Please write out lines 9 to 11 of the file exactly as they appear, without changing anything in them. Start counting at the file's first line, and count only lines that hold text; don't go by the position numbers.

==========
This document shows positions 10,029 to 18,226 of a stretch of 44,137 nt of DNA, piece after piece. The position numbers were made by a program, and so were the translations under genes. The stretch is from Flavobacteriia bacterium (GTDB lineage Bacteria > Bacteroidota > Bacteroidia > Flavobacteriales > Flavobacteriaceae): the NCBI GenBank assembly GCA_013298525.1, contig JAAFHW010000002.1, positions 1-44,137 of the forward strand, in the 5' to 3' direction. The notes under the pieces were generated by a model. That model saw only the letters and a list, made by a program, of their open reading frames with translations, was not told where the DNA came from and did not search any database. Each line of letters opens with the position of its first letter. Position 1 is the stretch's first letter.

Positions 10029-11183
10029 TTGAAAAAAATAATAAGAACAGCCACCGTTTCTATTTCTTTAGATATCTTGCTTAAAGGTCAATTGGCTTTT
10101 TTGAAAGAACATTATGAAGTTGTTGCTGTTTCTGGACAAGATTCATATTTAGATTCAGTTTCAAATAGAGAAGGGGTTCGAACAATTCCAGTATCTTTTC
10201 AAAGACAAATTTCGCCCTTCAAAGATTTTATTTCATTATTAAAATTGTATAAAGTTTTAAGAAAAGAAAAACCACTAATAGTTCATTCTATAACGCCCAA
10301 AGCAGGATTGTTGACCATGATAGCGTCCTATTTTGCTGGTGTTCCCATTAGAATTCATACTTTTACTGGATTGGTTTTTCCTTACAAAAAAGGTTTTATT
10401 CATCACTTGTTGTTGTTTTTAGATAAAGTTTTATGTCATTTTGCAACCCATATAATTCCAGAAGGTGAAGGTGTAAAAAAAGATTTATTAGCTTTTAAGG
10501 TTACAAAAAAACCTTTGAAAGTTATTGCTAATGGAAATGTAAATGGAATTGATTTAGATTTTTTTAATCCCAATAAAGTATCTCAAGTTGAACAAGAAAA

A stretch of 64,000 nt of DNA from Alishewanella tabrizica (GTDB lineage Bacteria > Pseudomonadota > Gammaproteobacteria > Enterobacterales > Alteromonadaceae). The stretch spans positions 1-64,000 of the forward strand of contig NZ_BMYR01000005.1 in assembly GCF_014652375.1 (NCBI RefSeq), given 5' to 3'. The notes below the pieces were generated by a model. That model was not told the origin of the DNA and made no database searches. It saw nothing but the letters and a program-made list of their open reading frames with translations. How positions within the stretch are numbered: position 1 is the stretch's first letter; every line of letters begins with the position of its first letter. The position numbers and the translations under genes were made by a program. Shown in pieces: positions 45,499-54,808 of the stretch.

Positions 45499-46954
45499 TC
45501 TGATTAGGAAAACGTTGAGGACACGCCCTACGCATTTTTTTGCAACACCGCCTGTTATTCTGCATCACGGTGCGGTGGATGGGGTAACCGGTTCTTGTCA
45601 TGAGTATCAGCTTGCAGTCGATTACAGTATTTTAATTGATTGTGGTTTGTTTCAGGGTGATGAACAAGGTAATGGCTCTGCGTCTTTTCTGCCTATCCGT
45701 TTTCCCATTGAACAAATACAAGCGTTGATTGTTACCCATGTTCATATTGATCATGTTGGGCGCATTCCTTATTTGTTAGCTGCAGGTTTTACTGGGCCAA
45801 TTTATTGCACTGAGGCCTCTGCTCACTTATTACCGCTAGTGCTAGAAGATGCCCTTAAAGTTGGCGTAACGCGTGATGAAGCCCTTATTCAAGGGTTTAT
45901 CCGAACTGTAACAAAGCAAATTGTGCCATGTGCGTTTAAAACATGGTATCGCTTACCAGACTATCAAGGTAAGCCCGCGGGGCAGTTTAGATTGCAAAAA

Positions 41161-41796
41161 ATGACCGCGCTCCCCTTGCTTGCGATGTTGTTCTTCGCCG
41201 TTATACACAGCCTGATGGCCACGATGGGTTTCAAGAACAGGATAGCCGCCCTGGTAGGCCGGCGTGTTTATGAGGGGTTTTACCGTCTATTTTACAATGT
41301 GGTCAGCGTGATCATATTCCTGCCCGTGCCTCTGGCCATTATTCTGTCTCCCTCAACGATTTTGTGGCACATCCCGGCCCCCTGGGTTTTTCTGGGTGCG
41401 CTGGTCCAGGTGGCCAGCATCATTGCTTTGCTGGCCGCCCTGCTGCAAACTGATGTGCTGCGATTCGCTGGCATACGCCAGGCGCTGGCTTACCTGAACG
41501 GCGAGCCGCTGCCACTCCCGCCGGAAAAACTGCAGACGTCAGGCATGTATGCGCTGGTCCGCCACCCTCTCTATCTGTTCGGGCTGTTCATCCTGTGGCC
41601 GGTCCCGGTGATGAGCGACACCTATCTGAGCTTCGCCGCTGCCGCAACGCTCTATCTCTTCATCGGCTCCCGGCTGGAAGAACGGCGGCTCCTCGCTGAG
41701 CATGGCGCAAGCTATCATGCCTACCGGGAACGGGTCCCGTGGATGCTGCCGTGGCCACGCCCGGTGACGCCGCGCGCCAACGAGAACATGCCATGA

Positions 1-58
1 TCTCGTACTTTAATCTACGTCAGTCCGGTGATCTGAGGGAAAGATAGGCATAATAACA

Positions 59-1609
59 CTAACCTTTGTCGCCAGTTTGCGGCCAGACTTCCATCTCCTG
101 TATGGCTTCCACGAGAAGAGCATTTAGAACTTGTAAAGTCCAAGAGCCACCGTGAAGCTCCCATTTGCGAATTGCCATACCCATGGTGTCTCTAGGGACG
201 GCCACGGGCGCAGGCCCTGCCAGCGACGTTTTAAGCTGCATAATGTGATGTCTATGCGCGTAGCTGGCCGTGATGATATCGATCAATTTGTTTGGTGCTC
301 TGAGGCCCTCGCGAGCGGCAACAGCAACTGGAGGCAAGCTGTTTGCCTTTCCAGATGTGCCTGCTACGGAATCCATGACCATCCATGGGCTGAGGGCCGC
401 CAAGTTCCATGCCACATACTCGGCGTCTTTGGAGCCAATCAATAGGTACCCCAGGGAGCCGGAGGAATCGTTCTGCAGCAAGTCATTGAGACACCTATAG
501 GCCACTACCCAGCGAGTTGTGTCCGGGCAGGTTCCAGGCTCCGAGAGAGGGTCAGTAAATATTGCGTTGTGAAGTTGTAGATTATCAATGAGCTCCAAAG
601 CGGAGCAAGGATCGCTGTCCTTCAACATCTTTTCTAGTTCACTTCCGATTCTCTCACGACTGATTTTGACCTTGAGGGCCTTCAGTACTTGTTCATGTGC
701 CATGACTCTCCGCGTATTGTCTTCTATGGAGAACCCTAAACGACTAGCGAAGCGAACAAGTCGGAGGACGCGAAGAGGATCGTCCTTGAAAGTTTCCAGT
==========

A stretch of 64,000 nt of DNA from Alishewanella tabrizica (GTDB lineage Bacteria > Pseudomonadota > Gammaproteobacteria > Enterobacterales > Alteromonadaceae). The stretch spans positions 1-64,000 of the forward strand of contig NZ_BMYR01000005.1 in assembly GCF_014652375.1 (NCBI RefSeq), given 5' to 3'. The notes below the pieces were generated by a model. That model was not told the origin of the DNA and made no database searches. It saw nothing but the letters and a program-made list of their open reading frames with translations. How positions within the stretch are numbered: position 1 is the stretch's first letter; every line of letters begins with the position of its first letter. The position numbers and the translations under genes were made by a program. Shown in pieces: positions 45,499-54,808 of the stretch.

Positions 45499-46954
45499 TC